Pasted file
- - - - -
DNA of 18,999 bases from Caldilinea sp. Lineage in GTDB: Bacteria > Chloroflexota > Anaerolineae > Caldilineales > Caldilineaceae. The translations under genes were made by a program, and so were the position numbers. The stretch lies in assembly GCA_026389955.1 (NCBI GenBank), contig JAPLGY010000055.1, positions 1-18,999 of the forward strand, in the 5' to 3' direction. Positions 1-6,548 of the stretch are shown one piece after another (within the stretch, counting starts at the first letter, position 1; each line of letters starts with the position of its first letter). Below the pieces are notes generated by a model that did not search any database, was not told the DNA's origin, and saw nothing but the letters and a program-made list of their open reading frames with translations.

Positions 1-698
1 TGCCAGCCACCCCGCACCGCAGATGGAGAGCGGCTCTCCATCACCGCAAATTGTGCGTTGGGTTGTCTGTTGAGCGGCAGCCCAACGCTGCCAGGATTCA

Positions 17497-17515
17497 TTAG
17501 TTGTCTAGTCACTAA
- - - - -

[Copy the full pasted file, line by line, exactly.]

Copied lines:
DNA of 18,999 bases from Caldilinea sp. Lineage in GTDB: Bacteria > Chloroflexota > Anaerolineae > Caldilineales > Caldilineaceae. The translations under genes were made by a program, and so were the position numbers. The stretch lies in assembly GCA_026389955.1 (NCBI GenBank), contig JAPLGY010000055.1, positions 1-18,999 of the forward strand, in the 5' to 3' direction. Positions 1-6,548 of the stretch are shown one piece after another (within the stretch, counting starts at the first letter, position 1; each line of letters starts with the position of its first letter). Below the pieces are notes generated by a model that did not search any database, was not told the DNA's origin, and saw nothing but the letters and a program-made list of their open reading frames with translations.

Positions 1-698
1 TGCCAGCCACCCCGCACCGCAGATGGAGAGCGGCTCTCCATCACCGCAAATTGTGCGTTGGGTTGTCTGTTGAGCGGCAGCCCAACGCTGCCAGGATTCA

Positions 17497-17515
17497 TTAG
17501 TTGTCTAGTCACTAA